"Make new friends, but keep the old". That's a song they used to sing often in Katie Hibdon's Brownie troop. 10 years ago, her mom, Lynnetta Hibdon, was Katie's troop leader when she was a second grader at Murfee Elementary.
At the time, Lynnetta had stage 3 Inflammatory Breast Cancer. That's also when little Katie launched her own fight against breast cancer... because it was personal. "When she only had a few hairs left, I didn't want to say it, but I was real scared," Katie told me years ago when her mother began losing her hair.
Lynnetta was diagnosed with Inflammatory Breast Cancer at age 30. She died 3 years later. I remember Katie looking at me with those big brown eyes and saying "I just think - Dear God - help me and my mom to through this".
Recently, I sat with Katie again in the library of Coronado High School. She's all grown up now, a junior there. "Even though we were going through a terrible time with so many struggles going on," she told me, "I remember a lot about her desire for a good education." Katie told me she is most proud today that she is following in her mother's footsteps as she takes the next big step in her life, graduating a year early with honors, just like her mother did. "She would be proud", she said with a big smile.
Many of us remember how hard Lynnetta worked to achieve her doctorate. She was finally awarded that degree while she was at home on hospice just days before her death. Just as her mother used her illness to educate others, Katie has always done the same thing. From the very beginning, she came up with the idea to sell T-shirts at her school to raise money to fight breast cancer. The shirts said in bold print The Lynnetta Support Team. Whatever money she made, she used it to buy cheerful videos for patients at Joe Arrington Cancer Center, where her mother was undergoing treatment.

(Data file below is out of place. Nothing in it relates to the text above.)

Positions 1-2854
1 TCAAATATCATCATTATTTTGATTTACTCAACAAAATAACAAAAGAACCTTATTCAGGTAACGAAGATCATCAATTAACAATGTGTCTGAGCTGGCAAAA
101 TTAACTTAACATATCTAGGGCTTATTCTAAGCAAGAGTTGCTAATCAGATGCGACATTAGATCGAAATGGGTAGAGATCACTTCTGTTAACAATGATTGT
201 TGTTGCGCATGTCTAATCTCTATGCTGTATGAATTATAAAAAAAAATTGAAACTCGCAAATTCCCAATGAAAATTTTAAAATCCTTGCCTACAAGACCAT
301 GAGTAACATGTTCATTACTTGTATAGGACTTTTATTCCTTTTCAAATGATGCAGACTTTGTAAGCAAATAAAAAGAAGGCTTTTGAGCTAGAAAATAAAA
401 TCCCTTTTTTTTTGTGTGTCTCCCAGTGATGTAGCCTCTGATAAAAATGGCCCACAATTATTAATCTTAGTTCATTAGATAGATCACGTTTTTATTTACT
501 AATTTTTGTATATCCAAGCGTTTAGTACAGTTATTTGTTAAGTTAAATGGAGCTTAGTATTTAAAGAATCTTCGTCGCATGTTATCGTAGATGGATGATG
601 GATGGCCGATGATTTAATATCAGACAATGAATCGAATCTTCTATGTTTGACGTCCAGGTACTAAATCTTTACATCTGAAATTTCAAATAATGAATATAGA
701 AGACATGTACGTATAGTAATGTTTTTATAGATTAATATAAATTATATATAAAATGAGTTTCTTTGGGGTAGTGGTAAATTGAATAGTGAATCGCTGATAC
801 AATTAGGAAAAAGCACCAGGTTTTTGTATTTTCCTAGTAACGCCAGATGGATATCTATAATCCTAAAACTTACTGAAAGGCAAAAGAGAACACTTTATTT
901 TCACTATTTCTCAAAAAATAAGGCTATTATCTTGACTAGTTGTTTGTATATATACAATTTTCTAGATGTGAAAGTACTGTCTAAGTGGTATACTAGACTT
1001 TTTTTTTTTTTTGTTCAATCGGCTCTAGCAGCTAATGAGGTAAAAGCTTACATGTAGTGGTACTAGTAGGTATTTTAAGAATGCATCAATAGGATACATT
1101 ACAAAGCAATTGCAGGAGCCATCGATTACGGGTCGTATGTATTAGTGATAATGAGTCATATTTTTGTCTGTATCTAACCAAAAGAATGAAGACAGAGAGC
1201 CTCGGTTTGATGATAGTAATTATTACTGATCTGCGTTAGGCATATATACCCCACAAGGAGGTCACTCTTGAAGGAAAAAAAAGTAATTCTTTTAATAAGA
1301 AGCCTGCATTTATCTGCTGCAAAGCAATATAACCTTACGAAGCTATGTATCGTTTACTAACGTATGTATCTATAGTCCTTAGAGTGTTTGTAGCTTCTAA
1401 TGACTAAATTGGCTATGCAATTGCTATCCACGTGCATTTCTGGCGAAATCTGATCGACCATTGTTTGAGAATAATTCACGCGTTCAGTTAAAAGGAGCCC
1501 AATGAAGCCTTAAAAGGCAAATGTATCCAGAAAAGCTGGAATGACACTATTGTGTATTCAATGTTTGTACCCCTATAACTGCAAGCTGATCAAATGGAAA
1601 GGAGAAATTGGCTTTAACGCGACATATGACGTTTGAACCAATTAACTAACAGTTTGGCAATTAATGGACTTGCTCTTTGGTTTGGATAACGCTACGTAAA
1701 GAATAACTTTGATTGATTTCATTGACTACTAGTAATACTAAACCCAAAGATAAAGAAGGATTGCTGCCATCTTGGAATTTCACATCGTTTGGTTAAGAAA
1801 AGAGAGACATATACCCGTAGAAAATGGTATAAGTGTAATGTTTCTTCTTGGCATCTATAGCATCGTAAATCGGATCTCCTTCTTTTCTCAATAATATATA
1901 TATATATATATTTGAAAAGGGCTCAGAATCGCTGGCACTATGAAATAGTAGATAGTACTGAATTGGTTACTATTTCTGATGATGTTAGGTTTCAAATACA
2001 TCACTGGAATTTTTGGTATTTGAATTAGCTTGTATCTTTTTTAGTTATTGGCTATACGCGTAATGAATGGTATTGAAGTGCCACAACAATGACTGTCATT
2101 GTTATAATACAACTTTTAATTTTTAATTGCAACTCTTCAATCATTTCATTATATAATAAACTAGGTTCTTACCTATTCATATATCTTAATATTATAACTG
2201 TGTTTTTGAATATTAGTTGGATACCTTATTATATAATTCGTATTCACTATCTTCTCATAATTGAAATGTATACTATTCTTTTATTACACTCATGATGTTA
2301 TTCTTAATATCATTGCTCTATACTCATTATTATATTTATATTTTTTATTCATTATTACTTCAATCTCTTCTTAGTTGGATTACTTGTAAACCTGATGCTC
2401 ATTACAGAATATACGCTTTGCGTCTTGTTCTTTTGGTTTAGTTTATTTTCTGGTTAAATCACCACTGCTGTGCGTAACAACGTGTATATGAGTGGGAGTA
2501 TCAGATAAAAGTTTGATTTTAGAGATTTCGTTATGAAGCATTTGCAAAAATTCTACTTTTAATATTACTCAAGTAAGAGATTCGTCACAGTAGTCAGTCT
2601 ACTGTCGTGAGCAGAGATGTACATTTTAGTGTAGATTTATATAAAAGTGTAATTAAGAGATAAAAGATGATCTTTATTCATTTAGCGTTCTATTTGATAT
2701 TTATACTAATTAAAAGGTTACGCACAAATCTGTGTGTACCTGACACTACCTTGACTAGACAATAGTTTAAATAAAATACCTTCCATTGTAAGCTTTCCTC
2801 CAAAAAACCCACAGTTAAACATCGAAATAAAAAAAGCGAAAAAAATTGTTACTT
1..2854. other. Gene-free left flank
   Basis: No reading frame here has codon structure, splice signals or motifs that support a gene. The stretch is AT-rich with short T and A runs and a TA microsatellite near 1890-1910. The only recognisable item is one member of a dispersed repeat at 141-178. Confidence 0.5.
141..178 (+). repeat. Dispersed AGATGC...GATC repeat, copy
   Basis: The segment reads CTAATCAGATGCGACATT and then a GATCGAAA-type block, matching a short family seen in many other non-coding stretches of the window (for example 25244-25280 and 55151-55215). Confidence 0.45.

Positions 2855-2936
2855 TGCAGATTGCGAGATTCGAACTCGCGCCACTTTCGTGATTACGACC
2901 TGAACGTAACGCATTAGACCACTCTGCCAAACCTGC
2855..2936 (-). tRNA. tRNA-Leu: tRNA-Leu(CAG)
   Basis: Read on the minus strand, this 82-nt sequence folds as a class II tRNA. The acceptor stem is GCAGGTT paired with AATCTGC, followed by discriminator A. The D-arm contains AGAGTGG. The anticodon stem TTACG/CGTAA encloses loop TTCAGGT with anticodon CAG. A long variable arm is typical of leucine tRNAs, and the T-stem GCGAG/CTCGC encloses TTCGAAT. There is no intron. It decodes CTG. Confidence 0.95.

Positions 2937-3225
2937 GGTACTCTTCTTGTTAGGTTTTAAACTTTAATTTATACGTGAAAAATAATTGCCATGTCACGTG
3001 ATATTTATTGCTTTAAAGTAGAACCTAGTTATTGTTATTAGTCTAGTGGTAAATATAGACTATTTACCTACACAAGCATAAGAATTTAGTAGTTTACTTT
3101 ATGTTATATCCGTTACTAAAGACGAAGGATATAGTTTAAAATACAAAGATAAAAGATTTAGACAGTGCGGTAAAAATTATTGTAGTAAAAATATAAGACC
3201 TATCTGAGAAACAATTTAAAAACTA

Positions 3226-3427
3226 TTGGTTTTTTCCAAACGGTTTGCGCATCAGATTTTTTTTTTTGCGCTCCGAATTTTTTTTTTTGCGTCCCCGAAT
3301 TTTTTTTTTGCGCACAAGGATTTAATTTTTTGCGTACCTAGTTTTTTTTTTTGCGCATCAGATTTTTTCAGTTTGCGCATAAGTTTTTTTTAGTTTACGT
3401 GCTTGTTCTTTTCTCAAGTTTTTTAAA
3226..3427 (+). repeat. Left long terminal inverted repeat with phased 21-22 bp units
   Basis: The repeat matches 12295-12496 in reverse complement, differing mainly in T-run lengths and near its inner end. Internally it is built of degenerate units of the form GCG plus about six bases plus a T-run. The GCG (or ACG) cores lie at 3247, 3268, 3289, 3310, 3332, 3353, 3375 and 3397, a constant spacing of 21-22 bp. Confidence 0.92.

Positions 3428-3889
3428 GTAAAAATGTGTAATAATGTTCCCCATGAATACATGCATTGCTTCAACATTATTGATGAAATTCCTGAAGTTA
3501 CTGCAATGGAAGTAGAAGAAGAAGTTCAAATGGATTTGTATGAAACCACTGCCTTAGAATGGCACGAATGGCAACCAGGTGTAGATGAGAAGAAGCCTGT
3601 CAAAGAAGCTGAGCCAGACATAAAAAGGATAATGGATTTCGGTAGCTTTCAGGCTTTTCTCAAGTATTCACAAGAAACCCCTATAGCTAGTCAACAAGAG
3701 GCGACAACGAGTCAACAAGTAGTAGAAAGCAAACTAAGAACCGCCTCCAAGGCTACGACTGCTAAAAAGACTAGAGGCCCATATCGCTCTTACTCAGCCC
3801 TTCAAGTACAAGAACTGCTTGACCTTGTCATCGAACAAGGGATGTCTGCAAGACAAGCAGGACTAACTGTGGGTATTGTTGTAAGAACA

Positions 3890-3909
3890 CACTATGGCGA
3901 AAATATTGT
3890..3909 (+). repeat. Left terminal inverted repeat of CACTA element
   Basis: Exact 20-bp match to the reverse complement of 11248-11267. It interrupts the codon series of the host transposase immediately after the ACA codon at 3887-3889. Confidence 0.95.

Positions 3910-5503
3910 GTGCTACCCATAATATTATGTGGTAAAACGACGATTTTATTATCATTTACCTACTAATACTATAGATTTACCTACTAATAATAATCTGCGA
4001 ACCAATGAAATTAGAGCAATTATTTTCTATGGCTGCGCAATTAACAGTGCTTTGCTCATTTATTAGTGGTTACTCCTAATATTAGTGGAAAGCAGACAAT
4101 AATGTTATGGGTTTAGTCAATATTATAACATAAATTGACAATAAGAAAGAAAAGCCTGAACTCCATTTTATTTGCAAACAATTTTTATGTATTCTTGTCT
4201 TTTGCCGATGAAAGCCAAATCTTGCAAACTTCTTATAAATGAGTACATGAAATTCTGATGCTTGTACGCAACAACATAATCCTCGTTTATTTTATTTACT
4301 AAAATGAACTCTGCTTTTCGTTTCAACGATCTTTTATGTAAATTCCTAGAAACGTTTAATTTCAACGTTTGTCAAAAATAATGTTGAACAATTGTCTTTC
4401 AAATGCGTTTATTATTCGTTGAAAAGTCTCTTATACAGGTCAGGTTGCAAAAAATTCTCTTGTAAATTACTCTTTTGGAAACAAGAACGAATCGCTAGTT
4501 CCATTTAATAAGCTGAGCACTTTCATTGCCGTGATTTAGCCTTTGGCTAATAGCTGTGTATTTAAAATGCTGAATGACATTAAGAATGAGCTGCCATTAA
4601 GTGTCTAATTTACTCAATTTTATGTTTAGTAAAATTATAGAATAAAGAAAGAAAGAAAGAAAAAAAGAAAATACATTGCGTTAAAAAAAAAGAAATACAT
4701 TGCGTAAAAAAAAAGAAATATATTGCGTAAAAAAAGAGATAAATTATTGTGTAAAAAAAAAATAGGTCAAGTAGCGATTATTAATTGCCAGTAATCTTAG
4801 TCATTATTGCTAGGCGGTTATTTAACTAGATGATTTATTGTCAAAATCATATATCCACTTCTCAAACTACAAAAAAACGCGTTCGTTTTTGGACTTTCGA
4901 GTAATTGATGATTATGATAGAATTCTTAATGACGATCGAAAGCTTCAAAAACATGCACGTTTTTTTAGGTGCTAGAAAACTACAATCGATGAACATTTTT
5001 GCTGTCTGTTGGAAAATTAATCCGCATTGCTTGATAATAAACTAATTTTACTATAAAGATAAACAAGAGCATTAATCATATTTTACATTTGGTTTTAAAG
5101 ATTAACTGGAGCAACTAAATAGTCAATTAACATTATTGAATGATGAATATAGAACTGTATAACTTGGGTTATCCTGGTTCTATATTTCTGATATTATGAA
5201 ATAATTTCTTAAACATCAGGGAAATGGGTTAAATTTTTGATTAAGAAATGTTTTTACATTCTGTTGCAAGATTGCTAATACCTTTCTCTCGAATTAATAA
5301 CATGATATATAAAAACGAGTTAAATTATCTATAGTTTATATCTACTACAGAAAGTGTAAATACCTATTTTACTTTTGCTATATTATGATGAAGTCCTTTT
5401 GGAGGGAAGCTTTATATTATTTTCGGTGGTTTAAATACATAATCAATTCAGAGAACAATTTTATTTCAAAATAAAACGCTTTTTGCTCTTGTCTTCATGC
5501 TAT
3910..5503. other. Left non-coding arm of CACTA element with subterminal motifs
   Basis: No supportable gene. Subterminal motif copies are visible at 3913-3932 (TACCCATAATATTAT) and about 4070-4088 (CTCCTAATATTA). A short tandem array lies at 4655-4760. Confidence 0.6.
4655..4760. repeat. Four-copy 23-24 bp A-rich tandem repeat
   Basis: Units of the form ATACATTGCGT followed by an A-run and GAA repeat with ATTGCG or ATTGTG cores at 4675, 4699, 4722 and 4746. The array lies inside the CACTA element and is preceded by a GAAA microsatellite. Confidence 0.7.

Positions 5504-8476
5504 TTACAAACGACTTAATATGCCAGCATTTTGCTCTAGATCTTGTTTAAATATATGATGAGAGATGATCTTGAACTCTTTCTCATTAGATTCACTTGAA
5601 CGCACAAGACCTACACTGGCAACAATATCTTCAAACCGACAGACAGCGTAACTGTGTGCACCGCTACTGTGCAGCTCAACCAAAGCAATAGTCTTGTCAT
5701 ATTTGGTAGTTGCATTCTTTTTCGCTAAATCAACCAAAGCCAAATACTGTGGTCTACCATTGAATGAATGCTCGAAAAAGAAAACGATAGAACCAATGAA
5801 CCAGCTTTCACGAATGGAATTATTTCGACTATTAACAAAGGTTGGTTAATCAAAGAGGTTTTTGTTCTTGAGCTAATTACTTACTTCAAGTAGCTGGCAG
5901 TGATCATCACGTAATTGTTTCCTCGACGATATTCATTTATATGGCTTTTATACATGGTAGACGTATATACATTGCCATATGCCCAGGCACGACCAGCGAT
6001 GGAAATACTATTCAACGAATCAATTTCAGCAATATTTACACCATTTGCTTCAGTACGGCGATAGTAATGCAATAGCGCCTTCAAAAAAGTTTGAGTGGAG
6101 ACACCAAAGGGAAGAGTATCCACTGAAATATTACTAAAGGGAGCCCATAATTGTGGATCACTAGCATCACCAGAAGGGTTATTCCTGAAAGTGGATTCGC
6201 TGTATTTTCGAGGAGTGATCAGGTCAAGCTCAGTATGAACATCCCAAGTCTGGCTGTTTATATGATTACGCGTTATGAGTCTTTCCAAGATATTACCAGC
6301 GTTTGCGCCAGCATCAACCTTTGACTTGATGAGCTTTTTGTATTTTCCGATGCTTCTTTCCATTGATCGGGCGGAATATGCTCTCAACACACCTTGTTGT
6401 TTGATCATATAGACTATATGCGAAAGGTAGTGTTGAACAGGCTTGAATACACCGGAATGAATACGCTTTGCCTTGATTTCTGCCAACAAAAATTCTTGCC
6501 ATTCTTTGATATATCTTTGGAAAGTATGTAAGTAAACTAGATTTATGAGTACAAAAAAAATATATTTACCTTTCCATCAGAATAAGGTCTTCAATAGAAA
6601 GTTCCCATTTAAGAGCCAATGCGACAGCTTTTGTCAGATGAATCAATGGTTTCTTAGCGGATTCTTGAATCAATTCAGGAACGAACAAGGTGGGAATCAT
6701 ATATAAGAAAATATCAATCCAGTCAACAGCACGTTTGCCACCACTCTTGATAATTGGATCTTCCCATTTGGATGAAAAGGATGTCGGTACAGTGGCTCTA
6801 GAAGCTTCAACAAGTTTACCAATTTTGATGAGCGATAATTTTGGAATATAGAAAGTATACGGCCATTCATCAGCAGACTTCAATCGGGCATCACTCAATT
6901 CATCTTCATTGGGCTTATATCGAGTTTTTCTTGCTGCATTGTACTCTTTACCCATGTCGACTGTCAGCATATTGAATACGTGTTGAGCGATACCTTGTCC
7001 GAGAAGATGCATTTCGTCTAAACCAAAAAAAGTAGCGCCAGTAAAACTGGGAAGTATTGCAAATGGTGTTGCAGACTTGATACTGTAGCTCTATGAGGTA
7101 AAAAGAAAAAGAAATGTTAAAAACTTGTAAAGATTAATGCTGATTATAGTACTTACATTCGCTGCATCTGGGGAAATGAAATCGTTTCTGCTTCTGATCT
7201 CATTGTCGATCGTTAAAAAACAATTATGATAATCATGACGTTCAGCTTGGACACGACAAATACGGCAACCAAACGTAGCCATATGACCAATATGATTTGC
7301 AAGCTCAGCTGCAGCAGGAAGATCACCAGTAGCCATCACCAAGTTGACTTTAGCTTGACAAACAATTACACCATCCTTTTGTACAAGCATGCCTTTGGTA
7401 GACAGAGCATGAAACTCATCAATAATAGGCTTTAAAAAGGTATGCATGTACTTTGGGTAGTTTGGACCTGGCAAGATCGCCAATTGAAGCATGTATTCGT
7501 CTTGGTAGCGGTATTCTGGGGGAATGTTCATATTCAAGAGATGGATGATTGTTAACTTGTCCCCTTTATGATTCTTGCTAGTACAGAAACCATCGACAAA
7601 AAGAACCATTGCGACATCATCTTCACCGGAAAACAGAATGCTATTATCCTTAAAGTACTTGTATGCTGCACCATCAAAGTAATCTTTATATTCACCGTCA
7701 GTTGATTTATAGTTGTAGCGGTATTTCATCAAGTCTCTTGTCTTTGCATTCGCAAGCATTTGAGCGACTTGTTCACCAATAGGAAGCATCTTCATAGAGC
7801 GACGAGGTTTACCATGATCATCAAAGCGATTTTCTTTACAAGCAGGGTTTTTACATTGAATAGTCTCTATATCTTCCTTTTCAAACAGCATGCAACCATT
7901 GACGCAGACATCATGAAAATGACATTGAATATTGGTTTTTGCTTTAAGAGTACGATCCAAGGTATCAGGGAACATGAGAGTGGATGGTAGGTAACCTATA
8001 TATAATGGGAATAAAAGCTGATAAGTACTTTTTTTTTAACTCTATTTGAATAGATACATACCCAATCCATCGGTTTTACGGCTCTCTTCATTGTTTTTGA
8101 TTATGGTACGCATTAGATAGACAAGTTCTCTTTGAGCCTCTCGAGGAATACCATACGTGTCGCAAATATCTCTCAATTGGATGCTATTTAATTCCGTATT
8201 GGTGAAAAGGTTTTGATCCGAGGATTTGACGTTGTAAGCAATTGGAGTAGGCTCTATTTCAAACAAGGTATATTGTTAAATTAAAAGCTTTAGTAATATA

Today, Katie still carries the torch wanting to major in non-profit business management. "I'm just more focused now on getting people to be aware of breast cancer." That's why she is quick to recite every detail of IBC. Although rare, the type of breast cancer that killed her mother is typically sneaky, deadly and very aggressive. "IBC- just because it doesn't have normal symptoms by the time a lot of it is found, like my mothers, it's already in very late stage just due to the fact that it's not noticeable when it first attacks," she says.
I remember that little girl at Murfee Elementary telling me what she did to comfort people like her Mom and others with cancer. She said, "I give them cards and flowers and mostly thank them for the person they are." Katie says her graduation day at Coronado will be bittersweet without her mother to help her celebrate. But she says, "I have to honor her and let people know that I am what's left of her. I remember her sweet prayers and kisses before bed. She was one of those people who wanted to cherish every last moment because she knew there weren't very many left. Education was so important to her. She will definately walk the stage with me."